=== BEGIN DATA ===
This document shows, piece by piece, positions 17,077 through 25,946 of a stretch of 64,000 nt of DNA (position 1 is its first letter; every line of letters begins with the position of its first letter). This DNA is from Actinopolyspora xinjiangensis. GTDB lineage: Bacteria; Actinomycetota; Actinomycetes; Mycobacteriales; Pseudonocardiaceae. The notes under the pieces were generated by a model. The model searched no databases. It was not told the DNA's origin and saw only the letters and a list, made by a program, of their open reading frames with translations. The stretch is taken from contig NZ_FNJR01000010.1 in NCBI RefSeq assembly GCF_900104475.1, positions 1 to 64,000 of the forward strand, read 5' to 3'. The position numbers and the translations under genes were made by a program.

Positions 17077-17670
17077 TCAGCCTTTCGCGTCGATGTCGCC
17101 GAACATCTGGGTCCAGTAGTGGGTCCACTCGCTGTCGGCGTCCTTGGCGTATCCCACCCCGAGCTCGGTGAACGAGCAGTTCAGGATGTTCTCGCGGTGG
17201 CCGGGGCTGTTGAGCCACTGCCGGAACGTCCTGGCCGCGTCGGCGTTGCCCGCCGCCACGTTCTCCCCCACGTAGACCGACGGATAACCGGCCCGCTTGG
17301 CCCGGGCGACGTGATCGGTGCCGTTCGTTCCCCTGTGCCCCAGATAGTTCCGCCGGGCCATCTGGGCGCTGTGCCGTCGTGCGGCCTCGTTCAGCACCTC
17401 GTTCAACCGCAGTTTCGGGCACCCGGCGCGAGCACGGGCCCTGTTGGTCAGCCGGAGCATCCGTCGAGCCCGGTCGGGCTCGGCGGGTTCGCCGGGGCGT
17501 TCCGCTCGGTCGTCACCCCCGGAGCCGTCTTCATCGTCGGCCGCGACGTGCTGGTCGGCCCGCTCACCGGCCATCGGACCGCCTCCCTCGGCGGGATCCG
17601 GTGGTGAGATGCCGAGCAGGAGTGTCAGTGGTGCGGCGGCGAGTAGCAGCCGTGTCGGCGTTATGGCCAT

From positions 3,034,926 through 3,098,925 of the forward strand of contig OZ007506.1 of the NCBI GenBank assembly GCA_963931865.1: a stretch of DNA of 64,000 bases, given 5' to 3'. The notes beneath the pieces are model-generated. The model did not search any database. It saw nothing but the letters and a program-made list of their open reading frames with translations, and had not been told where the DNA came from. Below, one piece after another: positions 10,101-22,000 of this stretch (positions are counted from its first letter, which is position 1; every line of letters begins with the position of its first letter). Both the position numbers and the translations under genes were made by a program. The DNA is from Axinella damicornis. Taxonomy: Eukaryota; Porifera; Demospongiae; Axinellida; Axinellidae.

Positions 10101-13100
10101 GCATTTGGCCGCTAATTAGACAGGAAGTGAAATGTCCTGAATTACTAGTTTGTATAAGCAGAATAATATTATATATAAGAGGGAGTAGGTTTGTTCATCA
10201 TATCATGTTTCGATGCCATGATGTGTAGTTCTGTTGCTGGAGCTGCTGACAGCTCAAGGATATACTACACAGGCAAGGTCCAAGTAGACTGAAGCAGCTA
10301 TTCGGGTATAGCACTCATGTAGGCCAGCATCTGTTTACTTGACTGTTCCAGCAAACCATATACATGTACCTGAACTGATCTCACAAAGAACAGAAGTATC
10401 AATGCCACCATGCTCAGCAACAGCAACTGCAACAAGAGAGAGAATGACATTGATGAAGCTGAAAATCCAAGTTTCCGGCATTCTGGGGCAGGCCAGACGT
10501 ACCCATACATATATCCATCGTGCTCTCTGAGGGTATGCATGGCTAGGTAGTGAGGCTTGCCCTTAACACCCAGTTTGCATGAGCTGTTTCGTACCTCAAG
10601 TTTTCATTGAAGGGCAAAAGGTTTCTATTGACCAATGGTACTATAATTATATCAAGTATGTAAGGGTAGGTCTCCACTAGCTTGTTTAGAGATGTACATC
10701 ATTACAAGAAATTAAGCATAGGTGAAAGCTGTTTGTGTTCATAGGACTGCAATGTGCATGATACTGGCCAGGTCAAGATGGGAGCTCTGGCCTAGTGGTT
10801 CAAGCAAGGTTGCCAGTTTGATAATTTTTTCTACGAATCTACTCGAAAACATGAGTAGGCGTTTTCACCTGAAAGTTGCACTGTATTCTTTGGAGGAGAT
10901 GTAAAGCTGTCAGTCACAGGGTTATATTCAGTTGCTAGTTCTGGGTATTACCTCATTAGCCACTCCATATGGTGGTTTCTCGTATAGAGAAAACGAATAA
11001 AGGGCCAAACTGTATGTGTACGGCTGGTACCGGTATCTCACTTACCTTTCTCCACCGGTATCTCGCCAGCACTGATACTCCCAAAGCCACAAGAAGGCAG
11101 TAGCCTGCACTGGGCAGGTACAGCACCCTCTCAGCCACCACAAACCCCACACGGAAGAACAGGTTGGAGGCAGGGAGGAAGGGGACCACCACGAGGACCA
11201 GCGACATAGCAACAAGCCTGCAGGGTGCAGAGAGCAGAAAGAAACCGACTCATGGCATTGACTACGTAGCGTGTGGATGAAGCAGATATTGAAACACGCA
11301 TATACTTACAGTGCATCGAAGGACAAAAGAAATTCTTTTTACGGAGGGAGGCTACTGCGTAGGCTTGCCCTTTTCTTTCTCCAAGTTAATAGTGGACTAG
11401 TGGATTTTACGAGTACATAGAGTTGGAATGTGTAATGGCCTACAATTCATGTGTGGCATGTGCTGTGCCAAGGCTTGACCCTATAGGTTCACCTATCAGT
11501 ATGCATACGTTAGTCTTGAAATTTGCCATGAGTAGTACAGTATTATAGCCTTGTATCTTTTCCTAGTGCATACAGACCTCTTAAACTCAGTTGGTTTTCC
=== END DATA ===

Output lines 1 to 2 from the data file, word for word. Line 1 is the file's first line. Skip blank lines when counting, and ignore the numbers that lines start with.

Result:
This document shows, piece by piece, positions 17,077 through 25,946 of a stretch of 64,000 nt of DNA (position 1 is its first letter; every line of letters begins with the position of its first letter). This DNA is from Actinopolyspora xinjiangensis. GTDB lineage: Bacteria; Actinomycetota; Actinomycetes; Mycobacteriales; Pseudonocardiaceae. The notes under the pieces were generated by a model. The model searched no databases. It was not told the DNA's origin and saw only the letters and a list, made by a program, of their open reading frames with translations. The stretch is taken from contig NZ_FNJR01000010.1 in NCBI RefSeq assembly GCF_900104475.1, positions 1 to 64,000 of the forward strand, read 5' to 3'. The position numbers and the translations under genes were made by a program.

Positions 17077-17670